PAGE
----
By now you've heard of firefighters using "burnouts" while battling the 416 Fire in Southwestern Colorado. What exactly does that mean?

Upon hearing the word burnout, certain images come to mind. The concept, though, as useful as it is, can be a little hard to grasp.

According to the National Park Service, the definition of a burnout is:

Setting fire inside a control line to widen it or consume fuel between the edge of the fire and the control line.

It's probably safe to assume this is the very definition you had in your mind. Still, the idea of setting a fire to prevent a fire takes a little getting used to. Then again, this is a time for desperate measures.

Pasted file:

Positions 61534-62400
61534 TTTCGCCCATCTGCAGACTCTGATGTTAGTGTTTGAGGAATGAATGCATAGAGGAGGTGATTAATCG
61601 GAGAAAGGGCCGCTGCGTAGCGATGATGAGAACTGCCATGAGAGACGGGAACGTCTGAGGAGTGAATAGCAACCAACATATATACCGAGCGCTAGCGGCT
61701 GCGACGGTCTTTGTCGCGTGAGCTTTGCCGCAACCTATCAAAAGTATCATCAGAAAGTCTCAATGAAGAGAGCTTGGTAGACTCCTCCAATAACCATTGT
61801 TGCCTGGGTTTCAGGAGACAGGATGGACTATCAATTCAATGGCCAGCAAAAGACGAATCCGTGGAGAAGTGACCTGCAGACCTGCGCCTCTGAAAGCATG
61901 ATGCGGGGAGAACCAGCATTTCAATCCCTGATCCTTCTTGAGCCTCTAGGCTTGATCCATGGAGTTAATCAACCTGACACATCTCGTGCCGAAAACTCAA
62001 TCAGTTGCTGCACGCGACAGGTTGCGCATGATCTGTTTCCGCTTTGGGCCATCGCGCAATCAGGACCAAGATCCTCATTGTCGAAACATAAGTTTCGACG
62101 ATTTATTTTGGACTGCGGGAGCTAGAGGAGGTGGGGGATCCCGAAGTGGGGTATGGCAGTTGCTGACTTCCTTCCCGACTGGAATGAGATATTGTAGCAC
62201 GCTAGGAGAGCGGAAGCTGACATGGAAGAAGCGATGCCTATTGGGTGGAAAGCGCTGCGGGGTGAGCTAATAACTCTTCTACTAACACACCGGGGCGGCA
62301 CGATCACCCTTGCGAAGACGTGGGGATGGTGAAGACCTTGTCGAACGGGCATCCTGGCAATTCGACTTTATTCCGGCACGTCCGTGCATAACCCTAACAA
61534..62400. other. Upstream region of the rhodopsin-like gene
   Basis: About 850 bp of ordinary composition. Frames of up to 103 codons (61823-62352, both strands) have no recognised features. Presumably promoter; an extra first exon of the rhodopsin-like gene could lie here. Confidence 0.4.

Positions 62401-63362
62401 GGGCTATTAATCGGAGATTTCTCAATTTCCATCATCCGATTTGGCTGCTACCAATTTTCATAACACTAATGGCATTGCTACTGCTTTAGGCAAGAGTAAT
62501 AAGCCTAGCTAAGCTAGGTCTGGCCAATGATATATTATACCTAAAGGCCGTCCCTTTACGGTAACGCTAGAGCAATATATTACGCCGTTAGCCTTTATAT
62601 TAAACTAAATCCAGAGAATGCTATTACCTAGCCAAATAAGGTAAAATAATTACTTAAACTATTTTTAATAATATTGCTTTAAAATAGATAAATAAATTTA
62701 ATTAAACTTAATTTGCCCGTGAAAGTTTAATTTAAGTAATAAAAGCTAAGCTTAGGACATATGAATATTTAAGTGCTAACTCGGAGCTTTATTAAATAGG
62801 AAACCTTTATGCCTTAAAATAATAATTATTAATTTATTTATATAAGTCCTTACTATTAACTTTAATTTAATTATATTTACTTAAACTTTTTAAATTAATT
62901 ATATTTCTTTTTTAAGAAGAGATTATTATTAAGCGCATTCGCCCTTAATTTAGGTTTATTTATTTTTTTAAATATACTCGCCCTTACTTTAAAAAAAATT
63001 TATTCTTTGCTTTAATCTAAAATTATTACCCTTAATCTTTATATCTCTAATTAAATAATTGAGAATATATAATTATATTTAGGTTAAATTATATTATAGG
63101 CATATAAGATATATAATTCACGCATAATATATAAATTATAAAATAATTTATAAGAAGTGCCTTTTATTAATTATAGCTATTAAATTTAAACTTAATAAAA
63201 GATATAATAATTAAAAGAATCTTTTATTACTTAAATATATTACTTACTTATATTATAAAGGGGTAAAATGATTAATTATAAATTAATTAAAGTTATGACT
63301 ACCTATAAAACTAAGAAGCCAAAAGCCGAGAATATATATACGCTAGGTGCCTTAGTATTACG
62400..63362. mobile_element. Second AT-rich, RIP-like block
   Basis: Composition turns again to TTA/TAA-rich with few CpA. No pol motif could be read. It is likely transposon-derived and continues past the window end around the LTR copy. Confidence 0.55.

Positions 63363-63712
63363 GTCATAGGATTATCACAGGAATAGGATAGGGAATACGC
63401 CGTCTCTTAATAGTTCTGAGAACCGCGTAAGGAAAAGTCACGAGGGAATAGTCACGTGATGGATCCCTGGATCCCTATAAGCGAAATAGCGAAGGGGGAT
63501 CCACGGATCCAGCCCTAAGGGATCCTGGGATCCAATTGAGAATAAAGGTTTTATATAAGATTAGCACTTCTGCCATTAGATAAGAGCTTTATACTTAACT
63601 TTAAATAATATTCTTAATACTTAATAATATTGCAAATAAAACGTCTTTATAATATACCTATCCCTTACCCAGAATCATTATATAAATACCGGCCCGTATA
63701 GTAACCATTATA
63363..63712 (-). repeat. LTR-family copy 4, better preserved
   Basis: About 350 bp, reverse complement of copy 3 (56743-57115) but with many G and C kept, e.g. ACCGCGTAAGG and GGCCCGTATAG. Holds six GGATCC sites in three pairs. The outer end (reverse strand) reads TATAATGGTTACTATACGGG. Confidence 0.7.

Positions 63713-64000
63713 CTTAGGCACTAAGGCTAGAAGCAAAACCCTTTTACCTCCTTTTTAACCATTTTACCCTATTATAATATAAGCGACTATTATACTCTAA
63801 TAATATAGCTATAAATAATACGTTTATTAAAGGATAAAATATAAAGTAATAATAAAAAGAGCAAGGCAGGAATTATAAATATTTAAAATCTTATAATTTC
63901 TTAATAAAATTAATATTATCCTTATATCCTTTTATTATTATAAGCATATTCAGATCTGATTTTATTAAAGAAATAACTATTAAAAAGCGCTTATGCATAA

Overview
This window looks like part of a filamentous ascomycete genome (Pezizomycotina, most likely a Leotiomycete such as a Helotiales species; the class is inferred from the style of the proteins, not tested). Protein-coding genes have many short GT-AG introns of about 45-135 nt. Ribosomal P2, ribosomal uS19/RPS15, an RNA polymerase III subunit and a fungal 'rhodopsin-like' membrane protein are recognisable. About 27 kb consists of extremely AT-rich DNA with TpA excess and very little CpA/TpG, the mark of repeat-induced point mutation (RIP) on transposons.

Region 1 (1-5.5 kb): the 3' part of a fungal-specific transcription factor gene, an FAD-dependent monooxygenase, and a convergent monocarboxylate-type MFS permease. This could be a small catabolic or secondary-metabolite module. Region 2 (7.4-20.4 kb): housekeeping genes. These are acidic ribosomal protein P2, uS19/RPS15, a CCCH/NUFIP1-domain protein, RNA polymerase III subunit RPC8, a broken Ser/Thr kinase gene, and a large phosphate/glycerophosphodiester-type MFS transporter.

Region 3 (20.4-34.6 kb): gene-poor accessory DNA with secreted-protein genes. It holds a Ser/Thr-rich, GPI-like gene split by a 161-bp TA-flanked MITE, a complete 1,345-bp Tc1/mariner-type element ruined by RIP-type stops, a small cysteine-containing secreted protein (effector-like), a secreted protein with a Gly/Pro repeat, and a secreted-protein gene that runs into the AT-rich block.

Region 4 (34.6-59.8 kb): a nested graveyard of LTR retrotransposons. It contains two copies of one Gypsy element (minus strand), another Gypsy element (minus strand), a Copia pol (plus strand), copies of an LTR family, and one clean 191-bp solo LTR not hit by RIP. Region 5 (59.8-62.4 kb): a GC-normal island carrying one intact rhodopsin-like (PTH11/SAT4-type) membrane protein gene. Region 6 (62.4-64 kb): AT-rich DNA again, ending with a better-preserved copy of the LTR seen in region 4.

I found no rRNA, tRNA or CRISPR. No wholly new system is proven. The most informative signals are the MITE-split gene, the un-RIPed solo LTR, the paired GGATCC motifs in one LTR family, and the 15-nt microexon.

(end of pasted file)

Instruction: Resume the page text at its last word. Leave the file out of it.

Below is footage from a burnout near Crater Lake in Oregon a few years back. I drove right through this area shortly afterward. It's amazing the way crews managed the burn, thus protecting nearby structures and surrounding forestry.

Meanwhile, in Colorado, tomorrow's (Wednesday, June 12) temperatures will be hitting the upper 90's. The National Weather Service predicts a slight chance of rain this weekend across Western Colorado. While no monstrous rainfalls are predicted, forecasters expect moisture will be enough to at least make the ground wet, hopefully assisting firefighters.

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